dried whole black lentils
dried adzuki and/or kidney beans
2-inch knob of ginger, grated
cloves garlic, grated
large onion, finely diced
medium tomatoes, diced
chile powder (like Deggi Mirch)
heavy cream (or yogurt)
dried fenugreek leaves (optional)
Dal makhani is a popular Punjabi dish made from whole black lentils (sabut urad) and red kidney beans (rajmah) and/or adzuki beans. It’s cooked with butter (makhan) and cream (malai), which gives the finished dish a smooth, creamy texture. Given the addition of butter and cream, this dish has a rich mouthfeel, with a complex combination of dried and fresh spices and herbs, with just a hint of smokiness.
- Sort through your beans for any pebbles or debris. Rinse under cold water three or four times.
- Soak the lentils and beans, 8 hours or overnight. Rinse under cold water.
- Add the soaked lentils, beans, and 5 cups of water to a pot. Bring to a boil, decrease heat to a simmer and cook until the dal are tender, about 40 to 45 minutes.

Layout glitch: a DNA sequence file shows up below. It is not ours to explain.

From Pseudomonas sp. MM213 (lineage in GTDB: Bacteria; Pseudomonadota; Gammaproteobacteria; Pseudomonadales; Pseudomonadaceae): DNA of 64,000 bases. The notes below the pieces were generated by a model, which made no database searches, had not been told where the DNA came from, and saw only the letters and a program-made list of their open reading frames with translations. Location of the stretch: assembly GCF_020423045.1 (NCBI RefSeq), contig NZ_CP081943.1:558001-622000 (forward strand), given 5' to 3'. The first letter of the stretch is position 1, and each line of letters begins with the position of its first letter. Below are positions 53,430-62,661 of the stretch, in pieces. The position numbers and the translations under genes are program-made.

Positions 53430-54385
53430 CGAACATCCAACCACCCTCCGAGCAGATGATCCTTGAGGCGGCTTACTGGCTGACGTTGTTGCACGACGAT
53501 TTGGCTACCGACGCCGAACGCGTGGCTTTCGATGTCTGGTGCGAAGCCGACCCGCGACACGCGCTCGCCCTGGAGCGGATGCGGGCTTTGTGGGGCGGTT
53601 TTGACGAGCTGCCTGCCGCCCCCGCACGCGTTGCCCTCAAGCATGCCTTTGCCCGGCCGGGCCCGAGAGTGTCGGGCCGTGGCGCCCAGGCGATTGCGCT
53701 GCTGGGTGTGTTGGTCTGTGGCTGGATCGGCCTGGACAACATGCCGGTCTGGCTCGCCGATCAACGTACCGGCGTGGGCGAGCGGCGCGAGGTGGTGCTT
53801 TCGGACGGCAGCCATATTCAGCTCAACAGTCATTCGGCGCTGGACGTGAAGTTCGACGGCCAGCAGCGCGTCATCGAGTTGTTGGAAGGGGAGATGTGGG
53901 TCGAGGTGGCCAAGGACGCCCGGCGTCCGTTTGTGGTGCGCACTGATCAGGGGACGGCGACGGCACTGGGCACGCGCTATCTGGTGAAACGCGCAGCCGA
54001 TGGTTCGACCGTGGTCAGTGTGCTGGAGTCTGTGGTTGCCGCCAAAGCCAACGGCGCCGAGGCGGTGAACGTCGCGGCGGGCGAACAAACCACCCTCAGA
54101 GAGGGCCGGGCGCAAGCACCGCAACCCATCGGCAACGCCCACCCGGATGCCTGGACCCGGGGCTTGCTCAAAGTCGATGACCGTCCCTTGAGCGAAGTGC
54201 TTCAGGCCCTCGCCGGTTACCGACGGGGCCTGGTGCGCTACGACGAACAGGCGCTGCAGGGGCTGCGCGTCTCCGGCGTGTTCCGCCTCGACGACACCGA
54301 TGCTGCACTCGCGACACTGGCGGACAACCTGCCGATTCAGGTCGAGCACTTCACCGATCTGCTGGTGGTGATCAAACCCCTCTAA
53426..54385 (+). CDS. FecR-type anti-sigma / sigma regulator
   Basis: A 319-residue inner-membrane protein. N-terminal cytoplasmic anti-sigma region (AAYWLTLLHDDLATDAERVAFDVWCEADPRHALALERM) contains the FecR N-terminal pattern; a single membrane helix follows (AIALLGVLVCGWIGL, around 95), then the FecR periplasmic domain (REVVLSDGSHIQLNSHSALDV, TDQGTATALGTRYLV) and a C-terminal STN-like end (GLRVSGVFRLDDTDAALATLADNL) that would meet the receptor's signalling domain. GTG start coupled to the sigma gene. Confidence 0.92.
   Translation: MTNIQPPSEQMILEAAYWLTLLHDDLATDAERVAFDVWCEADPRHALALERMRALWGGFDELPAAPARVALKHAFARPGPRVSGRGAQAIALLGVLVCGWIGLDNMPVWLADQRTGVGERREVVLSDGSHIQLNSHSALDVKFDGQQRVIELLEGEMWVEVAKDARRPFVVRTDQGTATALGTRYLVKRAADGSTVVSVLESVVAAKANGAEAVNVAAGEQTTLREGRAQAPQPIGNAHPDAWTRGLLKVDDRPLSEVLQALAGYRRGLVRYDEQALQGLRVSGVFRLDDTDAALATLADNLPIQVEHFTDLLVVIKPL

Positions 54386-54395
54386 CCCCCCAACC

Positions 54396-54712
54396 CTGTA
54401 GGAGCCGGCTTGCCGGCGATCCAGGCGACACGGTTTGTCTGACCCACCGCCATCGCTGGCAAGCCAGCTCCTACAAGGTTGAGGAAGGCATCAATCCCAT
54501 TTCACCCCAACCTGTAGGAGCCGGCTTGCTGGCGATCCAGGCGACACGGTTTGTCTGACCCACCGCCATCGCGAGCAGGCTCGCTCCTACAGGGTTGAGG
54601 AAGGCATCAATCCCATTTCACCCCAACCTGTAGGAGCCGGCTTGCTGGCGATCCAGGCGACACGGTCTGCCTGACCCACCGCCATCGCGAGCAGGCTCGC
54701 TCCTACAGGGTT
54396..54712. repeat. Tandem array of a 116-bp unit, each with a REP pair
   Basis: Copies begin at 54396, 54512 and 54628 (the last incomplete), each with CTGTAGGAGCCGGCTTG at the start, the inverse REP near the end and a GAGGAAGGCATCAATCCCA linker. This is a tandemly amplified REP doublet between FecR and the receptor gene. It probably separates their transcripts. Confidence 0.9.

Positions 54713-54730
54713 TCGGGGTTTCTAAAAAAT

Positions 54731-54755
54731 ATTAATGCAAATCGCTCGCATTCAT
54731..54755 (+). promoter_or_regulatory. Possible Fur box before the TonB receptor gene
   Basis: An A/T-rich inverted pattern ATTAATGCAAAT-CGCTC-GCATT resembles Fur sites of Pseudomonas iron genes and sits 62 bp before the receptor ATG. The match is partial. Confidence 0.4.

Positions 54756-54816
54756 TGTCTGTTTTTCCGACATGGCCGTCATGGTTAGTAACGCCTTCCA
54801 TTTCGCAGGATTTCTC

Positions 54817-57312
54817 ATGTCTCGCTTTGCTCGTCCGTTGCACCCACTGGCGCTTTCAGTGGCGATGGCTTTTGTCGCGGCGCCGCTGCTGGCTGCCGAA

- Heat the ghee in a heavy pot. Add the cumin seeds and cook until they sizzle and become fragrant, 1 minute.
- Add the onion and sauté until golden, about 5 to 7 minutes. Add the grated ginger and garlic and cook, stirring often, 5 minutes.
- Add the tomato and chile powder and cook until the tomato becomes soft, 5 minutes.
- Add the cooked dal to the pot. Season with salt. Simmer over low heat, stirring from time to time, until thick and creamy, about 30 minutes. If the dal becomes too thick, add a little more water. To make the dal extra creamy, remove ½ cup of the dal and some of the cooking liquid and process in a blender until smooth. Add the pureed dal back to the pot.
- Mix in the cream (or yogurt). Add the garam masala and dried fenugreek leaves.
- Ladle into bowls. Garnish with cilantro. Serve with rice, naan, paratha, or roti.
Dhungar Smoking Technique
- Heat a piece of charcoal over a stove top flame, turning occasionally, until red hot, about 10 minutes.
- Place the smoldering coal in a heat-proof bowl or hollowed-out onion and place it into the finished pot of dal. Pour a little oil (or ghee) over the hot coal.
- As soon as the coal starts to smoke, cover the pot with a lid.
- Keep covered for a few minutes or up to 15 minutes. The longer you keep it covered, the smokier the food becomes.
Linda Schneider is a home cook who is obsessed with good food and all things local. Follow her adventures at Wild Greens and Sardines.